READINGS: Numbers 6:22-27 / Galatians 4:4-7/ Luke 2:16-21
Solemnity of Mary, Mother of God

Every new day is a gift of God for which we should be grateful to Him. Moreover, a New Year is a special gift which should elicit our heartfelt gratitude to God.

Secondly, it also fitting to seek God’s blessings including progress in diverse human endeavours on New Year Day. Progress, however, cannot be made if there is no peace. Hence, the Church has set aside this day to talk about and pray for peace. Let us pray for peace in our nation and the world, especially, that the Israeli-Hamas and Russian-Ukraine wars will end within a few months into 2024.  As we do so, let us resolve to be agents of peace by promoting justice and other human rights which are based on the will of our Creator.

Thirdly, on every New Year Day, our Church celebrates the solemn feast of Mary as the Mother of God. The rest of this homily will deal with the solemn feast.

Until my ordination as priest, my mother’s neighbours called her either Auntie Kate or Auntie Esi. However, subsequently, having assumed the priestly title, “Father”, people referred to my mother as “Father’s Mother”.  Similarly, with the realization that Jesus Christ is not only human but the very Son of God, some early Christians referred to His mother, Mary, as the “Mother of God”.

Now, long before the Church officially used the title of “Mother of God”, the Holy Spirit had inspired St. Elizabeth to call her then young cousin, Mary, “the Mother of my Lord” (Luke 1:43).  And the circumstance in which Elizabeth made this proclamation makes the revelation of God’s favour on the Blessed Virgin Mary more amazing.  That is, even before the Blessed Virgin Mary could inform Elizabeth about the good news she had received from the angel Gabriel, and even before Mary had any external sign of pregnancy, Elizabeth could exclaim: “why is it that the Mother of my Lord should come to me” (Luke 1:43)?

Here, the title “Lord” is in reference to the fact that the Child of Mother Mary is divine. That is, the word “Lord” as used by St. Elizabeth is not in the same sense as used for bishops, judges or kings.  If this is not clear to some people, the testimony of the doubting Thomas may settle the matter.  When St. Thomas eventually saw the risen Lord Jesus, he did not simply say, “My Lord”, rather he exclaimed: “My Lord and my God!” (John 20:28).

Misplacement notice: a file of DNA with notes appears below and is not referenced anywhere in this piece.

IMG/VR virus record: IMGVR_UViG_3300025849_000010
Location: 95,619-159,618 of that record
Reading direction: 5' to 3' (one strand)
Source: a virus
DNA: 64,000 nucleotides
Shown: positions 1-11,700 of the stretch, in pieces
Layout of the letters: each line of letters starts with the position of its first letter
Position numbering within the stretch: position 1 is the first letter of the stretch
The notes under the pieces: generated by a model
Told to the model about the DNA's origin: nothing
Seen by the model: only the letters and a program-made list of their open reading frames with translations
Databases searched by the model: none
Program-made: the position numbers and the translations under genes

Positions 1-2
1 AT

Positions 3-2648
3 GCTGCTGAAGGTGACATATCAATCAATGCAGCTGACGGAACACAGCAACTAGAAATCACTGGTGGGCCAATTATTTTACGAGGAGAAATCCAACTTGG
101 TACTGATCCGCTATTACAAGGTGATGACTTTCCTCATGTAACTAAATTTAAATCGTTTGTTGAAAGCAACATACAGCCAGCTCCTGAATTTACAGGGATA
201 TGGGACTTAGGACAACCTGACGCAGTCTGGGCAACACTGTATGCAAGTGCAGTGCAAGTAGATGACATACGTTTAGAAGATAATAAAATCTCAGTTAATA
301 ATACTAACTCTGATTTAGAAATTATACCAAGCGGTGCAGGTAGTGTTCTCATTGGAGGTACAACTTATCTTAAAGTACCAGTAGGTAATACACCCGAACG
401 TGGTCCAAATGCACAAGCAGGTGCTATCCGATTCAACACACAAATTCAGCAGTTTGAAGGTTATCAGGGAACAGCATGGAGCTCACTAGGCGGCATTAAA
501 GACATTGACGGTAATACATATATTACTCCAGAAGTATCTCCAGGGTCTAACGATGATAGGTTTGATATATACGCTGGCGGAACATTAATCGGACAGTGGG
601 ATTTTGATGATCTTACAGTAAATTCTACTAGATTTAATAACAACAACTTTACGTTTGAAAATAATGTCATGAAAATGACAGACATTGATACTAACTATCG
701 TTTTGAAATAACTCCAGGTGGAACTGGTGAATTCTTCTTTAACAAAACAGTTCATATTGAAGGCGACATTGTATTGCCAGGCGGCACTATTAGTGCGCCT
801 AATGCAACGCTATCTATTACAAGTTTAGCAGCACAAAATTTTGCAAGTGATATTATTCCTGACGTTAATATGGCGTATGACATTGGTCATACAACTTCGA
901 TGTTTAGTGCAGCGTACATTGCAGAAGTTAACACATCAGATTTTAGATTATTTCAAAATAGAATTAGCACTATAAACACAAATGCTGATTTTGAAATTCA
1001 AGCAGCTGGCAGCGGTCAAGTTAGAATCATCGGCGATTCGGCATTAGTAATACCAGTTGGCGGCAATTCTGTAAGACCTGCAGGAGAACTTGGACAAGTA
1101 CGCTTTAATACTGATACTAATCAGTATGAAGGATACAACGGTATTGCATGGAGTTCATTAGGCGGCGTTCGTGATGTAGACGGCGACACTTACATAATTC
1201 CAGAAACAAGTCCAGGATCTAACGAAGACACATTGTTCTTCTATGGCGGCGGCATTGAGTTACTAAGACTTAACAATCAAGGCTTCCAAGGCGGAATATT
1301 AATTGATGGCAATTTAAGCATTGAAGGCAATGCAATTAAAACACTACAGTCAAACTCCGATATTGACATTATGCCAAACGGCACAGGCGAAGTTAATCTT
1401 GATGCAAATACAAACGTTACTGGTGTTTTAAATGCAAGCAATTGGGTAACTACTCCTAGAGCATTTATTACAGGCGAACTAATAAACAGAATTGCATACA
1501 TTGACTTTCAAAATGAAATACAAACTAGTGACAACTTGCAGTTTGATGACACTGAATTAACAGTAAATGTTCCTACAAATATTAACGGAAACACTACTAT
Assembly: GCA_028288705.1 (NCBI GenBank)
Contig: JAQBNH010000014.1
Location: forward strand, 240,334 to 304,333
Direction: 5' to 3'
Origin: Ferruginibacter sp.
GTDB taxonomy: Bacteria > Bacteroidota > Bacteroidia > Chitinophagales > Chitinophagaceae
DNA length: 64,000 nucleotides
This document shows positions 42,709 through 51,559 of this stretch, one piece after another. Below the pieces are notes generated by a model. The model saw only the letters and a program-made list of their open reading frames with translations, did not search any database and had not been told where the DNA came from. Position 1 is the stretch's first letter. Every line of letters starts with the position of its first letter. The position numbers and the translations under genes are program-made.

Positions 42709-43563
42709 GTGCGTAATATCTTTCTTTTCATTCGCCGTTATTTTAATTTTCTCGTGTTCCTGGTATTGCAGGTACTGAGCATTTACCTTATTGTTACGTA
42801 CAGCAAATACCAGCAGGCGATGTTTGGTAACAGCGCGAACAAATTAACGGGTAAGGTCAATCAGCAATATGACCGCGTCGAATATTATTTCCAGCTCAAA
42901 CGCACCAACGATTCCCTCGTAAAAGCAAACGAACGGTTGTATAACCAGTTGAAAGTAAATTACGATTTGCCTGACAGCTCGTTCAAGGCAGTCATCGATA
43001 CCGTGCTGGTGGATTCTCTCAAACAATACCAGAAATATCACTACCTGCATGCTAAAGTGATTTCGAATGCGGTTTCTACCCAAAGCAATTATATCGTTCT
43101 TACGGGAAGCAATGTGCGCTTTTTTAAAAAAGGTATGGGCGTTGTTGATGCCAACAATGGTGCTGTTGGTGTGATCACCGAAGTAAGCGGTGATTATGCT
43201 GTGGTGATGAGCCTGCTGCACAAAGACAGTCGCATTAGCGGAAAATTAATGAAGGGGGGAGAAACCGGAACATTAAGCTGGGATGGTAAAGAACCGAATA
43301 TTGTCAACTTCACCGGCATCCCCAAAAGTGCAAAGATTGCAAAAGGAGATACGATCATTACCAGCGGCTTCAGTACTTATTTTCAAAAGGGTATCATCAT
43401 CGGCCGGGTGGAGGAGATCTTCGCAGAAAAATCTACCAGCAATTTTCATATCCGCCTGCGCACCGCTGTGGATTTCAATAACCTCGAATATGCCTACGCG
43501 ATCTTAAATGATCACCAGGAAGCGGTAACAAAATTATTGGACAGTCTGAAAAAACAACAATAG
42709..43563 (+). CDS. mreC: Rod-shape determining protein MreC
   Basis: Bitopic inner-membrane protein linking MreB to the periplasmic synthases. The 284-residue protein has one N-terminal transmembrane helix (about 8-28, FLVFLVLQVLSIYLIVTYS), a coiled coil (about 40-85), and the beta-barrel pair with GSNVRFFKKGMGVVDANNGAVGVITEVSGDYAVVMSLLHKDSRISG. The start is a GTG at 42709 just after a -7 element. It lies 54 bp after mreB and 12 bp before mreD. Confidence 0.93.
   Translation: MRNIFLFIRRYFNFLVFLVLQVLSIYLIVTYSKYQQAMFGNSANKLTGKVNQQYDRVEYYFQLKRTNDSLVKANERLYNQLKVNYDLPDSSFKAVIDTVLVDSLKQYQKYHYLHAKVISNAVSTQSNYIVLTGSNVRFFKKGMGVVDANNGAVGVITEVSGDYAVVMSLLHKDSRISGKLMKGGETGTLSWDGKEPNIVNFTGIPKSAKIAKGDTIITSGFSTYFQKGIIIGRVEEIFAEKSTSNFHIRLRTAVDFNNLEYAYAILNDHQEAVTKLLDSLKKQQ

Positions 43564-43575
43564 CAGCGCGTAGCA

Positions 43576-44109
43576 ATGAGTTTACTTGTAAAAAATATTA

That Jesus Christ is God is evident in many New Testament passages. However, may it suffice to refer to only the first chapter of St. John’s Gospel. This is the testimony of St. John: “in the beginning was the Word (Christ) and the Word (Christ) was with God. And the Word (Christ) was God” (John 1:1).

Subsequently, at the appointed time, in order to save us, “the Word (Christ) became flesh (man) and dwelt among us” (John 1:14) through conception and birth by the Blessed Virgin Mary (Gal. 4:4-7).

Furthermore, it may be necessary to clarify that by referring to St. Mary as the “Mother of God”, we do not imply that she gave birth to the Son of God before the world was created. Not at all! Rather, what we mean is that when the eternal Son of God was to become man, it was St. Mary who conceived and gave birth to Him. Thus, on the one hand, St. Mary is honoured with the title of “Mother of God”, because of who Jesus Christ has always been: the Son of God. On the other hand, since Mary is human, this title informs us that our Saviour, though divine, became truly human (cf. Phil. 2:5-11).

Let us, now, conclude with some prayerful wishes for the New Year:

  • May Christ, who though divine became human, continue to bless us with His power as God! Amen!
  • May He, who experienced suffering as a man, but saved us with His power as God, continue to deliver us from evil. Amen!
  • May He who gave His mother, Mary, to us as our mother (John 19:26-27), favour our families throughout the New Year, as He once blessed the couple at Cana (John 2:1-11), when His mother interceded! Amen!

Finally, I wish you all a peaceful, progressive and prosperous New Year!

By Most Rev. John Kobina Louis

Bishop John Kobina Louis

Most Rev. John Kobina Louis is an auxiliary bishop of the Archdiocese of Accra, Ghana. More about him here.

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Catholic Homilies and Sermons for the Liturgical Year by Most Rev. John Kobina Louis, auxiliary bishop of the Archdiocese of Accra, Ghana.

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